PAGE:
New Zealand-wide surveys in November 2006, February 2007 and May 2007 for the presence of the non-indigenous freshwater diatom Didymosphenia geminata in high risk sites / Maurice Duncan.

By: Duncan, Maurice John.
Contributor(s): Biosecurity New Zealand.
Material type: materialTypeLabelBookSeries: NIWA client report ; CHC2007-053; NIWA Project ; MAF07503, MAF07504, MAF07506.Publisher: [Wellington, N.Z.] : MAF Biosecurity New Zealand, 2007Description: 129 p. : ill. ; 30 cm.Subject(s): DIDYMOSPHENIA GEMINATA | RESEARCH PROJECTS | SURVIVAL RATES | BIOLOGICAL INVASIONS | DIATOMS | ENVIRONMENTAL CONDITIONS | RIVERS | SOUTH ISLAND | LAKES | STREAMSHoldings: Electronic Online resources: Click here to access online | Click here to access online Abstract: The introduced invasive diatom Didymosphenia geminata (didymo) was first identified in the Mararoa and lower Waiau Rivers, Southland, in October 2004. An initial delimiting survey in December 2004 found no evidence of D. geminata in adjacent rivers. 2. Ongoing passive surveillance by Fish and Game Councils, Regional/District Councils, Department of Conservation and Crown Research Institutes has resulted in the submission of multiple suspect samples from around New Zealand. All of these suspect samples had been negative until 27 September 2005, when a NIWA - Fish & Game team discovered D. geminata blooming in the Buller River. This spurred the rapid discovery of further occurrences reported within days from the Hawea and upper Clutha Rivers in Otago and the upper Waiau and Oreti Rivers in Southland. 3. Given the wide geographical spread of the new infestations, priority was given to determine quickly whether the distribution of D. geminata had extended to elsewhere in New Zealand. A second delimiting survey, originally planned for spring 2005 in Otago and Southland, was expanded to cover high-risk sites nationwide. 4. The objective of the October 2005 nationwide survey was to detect the presence of D. geminata in high-risk sites where it was likely to have been introduced by human activity and where it was likely to have established due to environmental suitability. That survey of 492 sites found D. geminata in samples from seven sites from four rivers in the nationwide survey. The Von River, Southland, was the only one from which D. geminata had not been previously identified from the ongoing passive surveillance. ... - Executive summary.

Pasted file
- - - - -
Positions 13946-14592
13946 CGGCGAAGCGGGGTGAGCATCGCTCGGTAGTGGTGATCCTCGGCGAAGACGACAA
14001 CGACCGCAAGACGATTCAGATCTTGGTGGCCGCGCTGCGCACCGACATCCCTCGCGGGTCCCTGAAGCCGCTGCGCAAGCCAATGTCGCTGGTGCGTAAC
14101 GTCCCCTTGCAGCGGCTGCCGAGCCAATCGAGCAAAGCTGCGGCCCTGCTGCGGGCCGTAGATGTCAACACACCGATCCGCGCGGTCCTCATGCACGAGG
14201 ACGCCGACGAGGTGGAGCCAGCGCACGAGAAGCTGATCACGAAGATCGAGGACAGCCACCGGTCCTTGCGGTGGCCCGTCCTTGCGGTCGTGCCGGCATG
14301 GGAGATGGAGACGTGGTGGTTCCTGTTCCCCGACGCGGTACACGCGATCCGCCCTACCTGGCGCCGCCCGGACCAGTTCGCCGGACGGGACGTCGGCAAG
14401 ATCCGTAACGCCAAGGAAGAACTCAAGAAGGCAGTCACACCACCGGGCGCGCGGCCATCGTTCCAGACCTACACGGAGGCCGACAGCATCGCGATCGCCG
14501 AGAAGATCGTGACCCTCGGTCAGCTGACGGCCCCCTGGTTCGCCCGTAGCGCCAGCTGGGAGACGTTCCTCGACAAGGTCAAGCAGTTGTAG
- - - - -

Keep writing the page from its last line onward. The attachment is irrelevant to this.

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SIRIS 1 Not for loan 145597-2001

"August 2007"

Includes bibliographic references.

The introduced invasive diatom Didymosphenia geminata (didymo) was first identified in the Mararoa and lower Waiau Rivers, Southland, in October 2004. An initial delimiting survey in December 2004 found no evidence of D. geminata in adjacent rivers. 2. Ongoing passive surveillance by Fish and Game Councils, Regional/District Councils, Department of Conservation and Crown Research Institutes has resulted in the submission of multiple suspect samples from around New Zealand. All of these suspect samples had been negative until 27 September 2005, when a NIWA - Fish & Game team discovered D. geminata blooming in the Buller River. This spurred the rapid discovery of further occurrences reported within days from the Hawea and upper Clutha Rivers in Otago and the upper Waiau and Oreti Rivers in Southland. 3. Given the wide geographical spread of the new infestations, priority was given to determine quickly whether the distribution of D. geminata had extended to elsewhere in New Zealand. A second delimiting survey, originally planned for spring 2005 in Otago and Southland, was expanded to cover high-risk sites nationwide. 4. The objective of the October 2005 nationwide survey was to detect the presence of D. geminata in high-risk sites where it was likely to have been introduced by human activity and where it was likely to have established due to environmental suitability. That survey of 492 sites found D. geminata in samples from seven sites from four rivers in the nationwide survey. The Von River, Southland, was the only one from which D. geminata had not been previously identified from the ongoing passive surveillance. ... - Executive summary.

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